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KATANA

OSAFUNE MOROKAGE

BIZEN

CHUKOTO

CHUJOSAKU

NTHK

 

SUGATA: SHINOGI ZUKURI

MEI: BISHU OSAFUNE JU (remainder cut off)

DATE:  NONE

NAGASA: 65.09cm (25.625")

OVERALL: 80.33cm (31.625")

MIHABA: 2.7cm (1.0625")

KASANE: 0.63cm (0.25")

SORI: 2.22cm (0.875")

NAKAGO: O-SURIAGE

MEKUGI ANA: TWO

YASURIME: INDISTINGUISHABLE

MUNE: IORI

HADA: ITAME

HAMON: GUNOME MIDARE

BOSHI: KO_MARU

HORIMONO OMOTE: NONE

HORIMONO URA: NONE

HABAKI: 1 PIECE GOLD FOIL

SHIRASAYA

Bizen Province has the distinction of being the only province which continuously produced swords from the Heian period through the Shinshinto period. Several factors culminated to facilitate this distinction. Beginning with the natural resources found in the area. The ocean was nearby and provided an abundant supply of high quality iron ore sand. Both the Ashii and Yoshii rivers flow through the region and provided an unlimited source of pure fresh water. Bizen Province is still said to produce the highest grade charcoal found, due to the nutrient rich soils found there.

There were an abundance of highly experienced sword smith's living in this province and the Sanyodo Hwy, a major supply route passed through this area. These factors both environmental and social combined perfectly, stimulating the prosperity of the region and making Bizen Province the epicenter of sword production.

This sword is attributed to Osafune Morokage, known as Omiya Morokage. Kunimori is said to be the founder of the Omiya school and his earliest extant works are from the Nambokucho period. Kunimori was originally from Omiya and moved to Bizen province. As such the smith's from this school were known by the prefix Omiya.

Omiya Morokage was the grandson of Omiya Morimitsu, and son of Omiya Morikage. Omiya Morokage is said to have worked around Oei c. 1394. His works are rated Chujosaku by Fujishiro for their quality. This sword is very beautiful to view, thanks in part to it being polished in sashikomi style. The hada is a wonderful swirling Itame with chikei and the ji is packed with nie. Utsuri can be seen along it's length, especially in the monouchi. The Hamon is gunome midare done in ko-nie which sparkles brightly in the light. The hamon holds a multitude of activities such as kinsuji, ashi, yo, tobiyaki, nijuba and more. The boshi is midare komi. There are bilateral bohi and slight remnants of sohi seen. The nakago is o-suriage with two mekugi ana, it retains a partial signature of "Bishu Osafune Ju" with the remainder lost when the sword was shortened.. The nakago is o-suriage with two mekugi ana. The nakago appears to have cleaned somewaht in the past, I think the photos show this clearly but just to avoid confusion I want to be sure it is not overlooked. The habaki is one piece gold foil and the sword comes in a top quality shirasaya.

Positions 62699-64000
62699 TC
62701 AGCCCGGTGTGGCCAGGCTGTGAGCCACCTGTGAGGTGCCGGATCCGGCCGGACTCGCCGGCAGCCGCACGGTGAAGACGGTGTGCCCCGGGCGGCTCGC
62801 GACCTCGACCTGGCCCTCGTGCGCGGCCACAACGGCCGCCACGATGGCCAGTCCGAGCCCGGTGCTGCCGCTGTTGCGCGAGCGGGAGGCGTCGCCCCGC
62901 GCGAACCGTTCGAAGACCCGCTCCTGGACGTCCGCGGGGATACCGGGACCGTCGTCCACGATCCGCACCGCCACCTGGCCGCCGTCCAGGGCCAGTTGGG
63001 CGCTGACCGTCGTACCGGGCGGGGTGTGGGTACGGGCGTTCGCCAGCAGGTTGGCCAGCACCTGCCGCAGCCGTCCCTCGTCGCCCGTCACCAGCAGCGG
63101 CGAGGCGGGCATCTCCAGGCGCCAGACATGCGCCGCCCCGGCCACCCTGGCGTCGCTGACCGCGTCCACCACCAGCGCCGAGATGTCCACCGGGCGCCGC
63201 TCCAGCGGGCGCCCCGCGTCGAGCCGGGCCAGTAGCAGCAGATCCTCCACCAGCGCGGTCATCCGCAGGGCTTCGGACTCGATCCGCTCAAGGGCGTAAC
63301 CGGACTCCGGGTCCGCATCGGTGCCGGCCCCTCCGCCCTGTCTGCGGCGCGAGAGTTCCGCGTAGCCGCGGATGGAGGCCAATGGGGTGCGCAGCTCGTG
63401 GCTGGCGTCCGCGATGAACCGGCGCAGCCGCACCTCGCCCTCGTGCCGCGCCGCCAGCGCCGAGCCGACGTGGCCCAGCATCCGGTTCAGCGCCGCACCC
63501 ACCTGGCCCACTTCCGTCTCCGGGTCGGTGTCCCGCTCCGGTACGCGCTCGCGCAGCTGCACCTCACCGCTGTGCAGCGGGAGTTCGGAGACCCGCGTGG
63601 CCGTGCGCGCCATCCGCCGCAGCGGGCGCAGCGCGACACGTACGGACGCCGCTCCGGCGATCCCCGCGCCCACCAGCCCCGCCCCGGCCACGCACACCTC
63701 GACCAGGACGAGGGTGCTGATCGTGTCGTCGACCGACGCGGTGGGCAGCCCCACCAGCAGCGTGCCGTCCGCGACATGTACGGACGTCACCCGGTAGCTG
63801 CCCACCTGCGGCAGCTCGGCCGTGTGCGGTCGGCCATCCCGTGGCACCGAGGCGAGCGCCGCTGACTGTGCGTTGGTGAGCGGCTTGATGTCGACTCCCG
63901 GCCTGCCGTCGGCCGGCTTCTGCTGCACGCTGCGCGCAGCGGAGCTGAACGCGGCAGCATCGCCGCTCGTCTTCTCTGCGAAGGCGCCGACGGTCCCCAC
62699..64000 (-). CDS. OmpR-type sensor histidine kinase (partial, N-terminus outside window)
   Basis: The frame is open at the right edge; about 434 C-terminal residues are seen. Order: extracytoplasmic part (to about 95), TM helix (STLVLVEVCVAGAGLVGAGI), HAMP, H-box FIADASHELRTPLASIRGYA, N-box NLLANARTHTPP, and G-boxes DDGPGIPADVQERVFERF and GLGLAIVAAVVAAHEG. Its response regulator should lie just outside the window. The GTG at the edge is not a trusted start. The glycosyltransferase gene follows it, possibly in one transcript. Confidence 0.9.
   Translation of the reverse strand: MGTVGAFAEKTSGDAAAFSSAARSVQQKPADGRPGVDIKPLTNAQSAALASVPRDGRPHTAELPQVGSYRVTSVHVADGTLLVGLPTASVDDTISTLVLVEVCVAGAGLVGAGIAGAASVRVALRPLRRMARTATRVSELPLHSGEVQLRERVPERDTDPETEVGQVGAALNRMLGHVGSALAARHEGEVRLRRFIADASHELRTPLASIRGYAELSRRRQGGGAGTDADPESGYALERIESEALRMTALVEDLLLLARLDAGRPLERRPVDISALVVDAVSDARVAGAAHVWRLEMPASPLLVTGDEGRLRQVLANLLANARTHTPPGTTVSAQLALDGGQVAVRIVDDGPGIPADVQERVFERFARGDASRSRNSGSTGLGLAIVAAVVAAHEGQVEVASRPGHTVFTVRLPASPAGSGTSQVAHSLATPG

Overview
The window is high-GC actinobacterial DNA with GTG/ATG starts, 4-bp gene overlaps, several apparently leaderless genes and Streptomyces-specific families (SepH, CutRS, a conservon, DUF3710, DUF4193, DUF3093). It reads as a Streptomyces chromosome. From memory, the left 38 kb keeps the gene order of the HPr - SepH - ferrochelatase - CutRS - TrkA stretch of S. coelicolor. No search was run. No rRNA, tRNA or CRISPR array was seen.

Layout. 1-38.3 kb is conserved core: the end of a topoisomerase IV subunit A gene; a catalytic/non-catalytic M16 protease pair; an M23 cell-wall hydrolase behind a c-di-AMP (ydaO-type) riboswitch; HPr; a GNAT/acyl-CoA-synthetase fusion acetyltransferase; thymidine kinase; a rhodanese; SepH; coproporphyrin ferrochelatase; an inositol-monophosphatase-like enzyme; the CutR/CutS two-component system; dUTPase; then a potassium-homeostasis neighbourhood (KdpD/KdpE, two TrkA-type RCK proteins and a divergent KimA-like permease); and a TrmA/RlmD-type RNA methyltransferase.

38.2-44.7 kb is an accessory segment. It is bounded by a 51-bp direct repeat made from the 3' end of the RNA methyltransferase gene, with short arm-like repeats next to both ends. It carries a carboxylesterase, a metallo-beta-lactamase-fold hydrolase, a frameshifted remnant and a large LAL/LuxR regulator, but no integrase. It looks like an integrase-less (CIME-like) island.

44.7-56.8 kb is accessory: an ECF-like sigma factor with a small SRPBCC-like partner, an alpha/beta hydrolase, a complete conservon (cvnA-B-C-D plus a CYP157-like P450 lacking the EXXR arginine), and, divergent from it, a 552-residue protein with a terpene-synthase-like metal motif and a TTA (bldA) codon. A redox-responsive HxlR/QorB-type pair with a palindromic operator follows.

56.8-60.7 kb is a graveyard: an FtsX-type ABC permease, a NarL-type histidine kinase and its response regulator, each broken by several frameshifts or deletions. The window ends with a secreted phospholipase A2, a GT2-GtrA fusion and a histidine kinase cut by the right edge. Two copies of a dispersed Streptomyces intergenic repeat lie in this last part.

This sword come with an attribution of authenticity by the NTHK.  Edit: There are in fact two sets of NTHK papers.  One set is from the older Yoshikawa (now deceased) and the other from the current NTHK.  As both sets attribute the sword to Osafune Morokage, I did not worry with mentioning the other set.  However, while looking at them today I noticed that one set list Oei and the other lists Bunmei era.  So, while both agree on same smith there may be some debate as to which generation.  I will leave that up to the new owner to decide which he prefers.
 

I have provided numerous photos of the activities seen.  This sword was one of those which did not want to yield itself to being photographed.  While the close-ups came out okay, I must have shot the full length photos 5-6 and still am not happy.  I spoke with with Moses Becerra at nihontoantiques.com who graciously allowed me to use a couple of the photos he had taken of this sword.  

Please keep in mind that this sword is ten times more beautiful than my best photograph depicts.

This sword comes with a three day inspection period to ensure your absolute satisfaction.

 

NO LONGER AVAILABLE  

 

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